‘Blood Flats’ sequel in the works

A number of readers have asked me if there will ever be a sequel to Blood Flats. Lee McCabe’s long, gun-blazing flight through the badlands of Kentucky remains one of my more popular stories, even though this was my first novel.

As it so happens, I have been giving this some thought. In fact, I am working on a new series based on the 2011 novel.

I began Blood Flats in 2009/2010; and that is the approximate timeframe in which the novel is set. In the original story, Lee McCabe is a twenty-something former marine, recently returned from Operation Iraqi Freedom. The action in Blood Flats begins when Lee is blamed for a drug-related double homicide that he did not commit. Lee faces deadly opponents on both sides of the law as he fights to clear his name.

The new series will fast-forward into the present. Lee will be working in law enforcement in Kentucky. (Of course, he will now be in his thirties, rather than his twenties.)

I have an outline, though I’m not ready to reveal too many details just yet. If you were a fan of the television series Justified, starring Timothy Olyphant, I think you’ll like the upcoming series based on Blood Flats, starring Lee McCabe.

The first book in the series should be out in the fall of 2021. More details to follow.

In the meantime, now would be a good time to read the original story, if you haven’t done so already.

Supernatural horror with an American gothic twist

The Rockland Horror 2 is now available!

Recommended for fans of:

  • Stephen King
  • Peter Straub
  • H.P. Lovecraft
  • Joe Hill
  • Bentley Little

And, of course, readers of the first book in the series (or my other horror novels).

The Rockland Horror continues!

**The terrifying second installment in the multigenerational saga about a cursed house in Southern Indiana**
A young wife, an older husband, a haunted house

In 1882, twenty-one-year-old Ellen Sanders finds herself trapped in a macabre marriage to Theodore Briggs, a semiretired railroad tycoon, Civil War hero, necromancer, and murderer.

She resides in a luxurious Victorian mansion filled with evil spirits, supernatural creatures, and the undead.

Infidelity and bloodshed

As Ellen begins a rebellious extramarital affair with the Italian laborer Silvio, she sets in motion a chain reaction that will end in murder and suicide.

Horror descends on the town of Rockland

With blood spilled, the full horrors of the haunted mansion are unleashed on the town of Rockland, Indiana.

Only three people know the truth: a local lawman, a young woman with psychic powers, and an agnostic Roman Catholic priest.

But can they solve the secrets of the Briggs House in time to prevent another wave of death and destruction?

Get The Rockland Horror 2 on Amazon!

(Or, if you haven’t read Book One, start with The Rockland Horror.)

Coming soon: ‘The Rockland Horror 2’

Sometime later this week or early next week, The Rockland Horror 2 will hit the virtual bookshelves on Amazon.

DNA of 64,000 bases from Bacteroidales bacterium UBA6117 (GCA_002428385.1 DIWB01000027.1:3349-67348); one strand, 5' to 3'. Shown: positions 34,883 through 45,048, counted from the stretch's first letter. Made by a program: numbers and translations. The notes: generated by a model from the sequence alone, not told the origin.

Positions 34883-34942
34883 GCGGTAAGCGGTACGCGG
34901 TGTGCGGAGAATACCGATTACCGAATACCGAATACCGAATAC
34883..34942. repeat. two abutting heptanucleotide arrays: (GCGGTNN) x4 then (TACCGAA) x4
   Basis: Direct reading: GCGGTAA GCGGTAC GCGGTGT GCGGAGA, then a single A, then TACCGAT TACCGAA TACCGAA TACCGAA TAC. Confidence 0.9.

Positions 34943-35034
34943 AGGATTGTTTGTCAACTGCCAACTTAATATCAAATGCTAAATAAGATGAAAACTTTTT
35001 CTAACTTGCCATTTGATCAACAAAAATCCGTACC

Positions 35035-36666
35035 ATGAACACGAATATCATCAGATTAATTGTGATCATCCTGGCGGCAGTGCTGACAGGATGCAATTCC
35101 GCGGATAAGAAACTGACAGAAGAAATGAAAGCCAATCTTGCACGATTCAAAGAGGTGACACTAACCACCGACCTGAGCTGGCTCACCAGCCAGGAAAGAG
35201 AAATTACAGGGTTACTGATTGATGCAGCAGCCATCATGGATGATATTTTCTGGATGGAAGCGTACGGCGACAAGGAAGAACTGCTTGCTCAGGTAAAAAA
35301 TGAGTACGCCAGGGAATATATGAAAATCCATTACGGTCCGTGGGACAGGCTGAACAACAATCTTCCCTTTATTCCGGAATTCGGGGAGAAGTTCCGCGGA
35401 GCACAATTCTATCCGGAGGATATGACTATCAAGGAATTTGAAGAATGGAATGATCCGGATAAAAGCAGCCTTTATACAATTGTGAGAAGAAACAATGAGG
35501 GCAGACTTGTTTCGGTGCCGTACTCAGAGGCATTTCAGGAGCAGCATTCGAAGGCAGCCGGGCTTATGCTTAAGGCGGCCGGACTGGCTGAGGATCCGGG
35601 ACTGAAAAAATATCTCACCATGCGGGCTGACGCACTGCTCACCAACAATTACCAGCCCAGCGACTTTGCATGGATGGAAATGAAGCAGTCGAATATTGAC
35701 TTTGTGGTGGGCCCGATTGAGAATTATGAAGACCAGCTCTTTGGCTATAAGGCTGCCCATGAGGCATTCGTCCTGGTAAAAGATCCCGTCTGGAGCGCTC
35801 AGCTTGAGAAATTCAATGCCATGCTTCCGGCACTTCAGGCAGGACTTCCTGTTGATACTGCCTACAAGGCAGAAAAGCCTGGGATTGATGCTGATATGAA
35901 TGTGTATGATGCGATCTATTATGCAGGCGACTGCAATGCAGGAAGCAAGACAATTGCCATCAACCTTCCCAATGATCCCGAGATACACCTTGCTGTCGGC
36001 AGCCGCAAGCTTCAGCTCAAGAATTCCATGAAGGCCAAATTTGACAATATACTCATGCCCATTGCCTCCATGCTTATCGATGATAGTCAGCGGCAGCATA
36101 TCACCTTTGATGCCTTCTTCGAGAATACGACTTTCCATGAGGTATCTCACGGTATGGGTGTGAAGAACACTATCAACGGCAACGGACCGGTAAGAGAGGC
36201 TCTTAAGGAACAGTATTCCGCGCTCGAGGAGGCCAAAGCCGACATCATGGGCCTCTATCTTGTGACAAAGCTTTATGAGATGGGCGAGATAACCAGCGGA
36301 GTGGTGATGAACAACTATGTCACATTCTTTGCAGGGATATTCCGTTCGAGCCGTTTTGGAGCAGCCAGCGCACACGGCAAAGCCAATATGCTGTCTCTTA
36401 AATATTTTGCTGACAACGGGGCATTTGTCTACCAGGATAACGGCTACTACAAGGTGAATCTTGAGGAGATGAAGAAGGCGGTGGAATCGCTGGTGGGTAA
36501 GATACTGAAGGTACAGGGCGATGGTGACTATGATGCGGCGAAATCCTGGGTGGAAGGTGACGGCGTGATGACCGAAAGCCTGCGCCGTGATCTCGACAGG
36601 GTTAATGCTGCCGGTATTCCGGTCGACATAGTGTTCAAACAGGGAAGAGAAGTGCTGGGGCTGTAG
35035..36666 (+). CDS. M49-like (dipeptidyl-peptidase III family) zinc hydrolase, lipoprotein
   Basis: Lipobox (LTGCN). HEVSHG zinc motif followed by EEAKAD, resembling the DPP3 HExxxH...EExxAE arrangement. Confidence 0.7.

The Rockland Horror series is for fans of:

  • Stephen King
  • Jennifer McMahon
  • Peter Straub
  • Silvia Moreno-Garcia
  • Jeremy Bates
  • H.P. Lovecraft
  • Adam Nevill
  • T.J. Payne
    among others!

This story will pick up where The Rockland Horror left off. In the summer of 1882, the town of Rockland, Indiana is reeling from the wave of murders and kidnappings that occurred in recent months.

One man, George Marston, has been tried, convicted, and executed for these crimes.

The people of Rockland believe that the terror is over.

But two young women, Ellen Sanders Briggs and Louisa Goodwin, know better.

Since marrying the reclusive railroad tycoon Theodore Briggs, Ellen (nee Sanders) Briggs has found herself living in a state of captivity and abject terror. She is trapped in a big mansion filled with evil spirits, the roaming undead, and her cruel, mercurial necromancer of a husband.

Louisa Goodwin was given psychic powers of insight following her near-death experience. Louisa is struggling to recover from the personal tragedies she suffered during the preceding spring: the deaths of her parents and younger brother.

Louisa’s visions tell her that the situation in Rockland, Indiana is about to get much, much worse.

I’ll be posting links for The Rockland Horror 2 here on the blog as soon as the book is available. If you haven’t read The Rockland Horror (published in February 2021) get it here, or via the link above. As these books are both parts of a series, you should really read them in order.

More updates to follow!

$0.99 book deals for this week (March 1st through 3rd)

It’s the beginning of March. Two months of 2021 are already in the rearview mirror!
 
To celebrate March, and the imminent start of spring, I’m putting two titles at $.99 for the first part of the week (through Wednesday).
 
One is a horror novel, the other is a corporate thriller.
 
12 Hours of Halloween is a coming-of-age supernatural horror novel set in 1980. On Halloween night, three young friends must face the trials of a ghostly curse in the suburbs of Cincinnati.
The Eavesdropper is a workplace/corporate thriller set in a large electronics company. A purchasing agent named Frank Joseph has just discovered that three of his coworkers are planning a murder. One of the conspirators happens to be his boss.
 
Will Frank stop the murder conspiracy, or will he become its next victim?

Both  The Eavesdropper and 12 Hours of Halloween will remain at $.99 (on Amazon Kindle) through Wednesday, March 3. Hopefully that will give everyone a chance to check them out!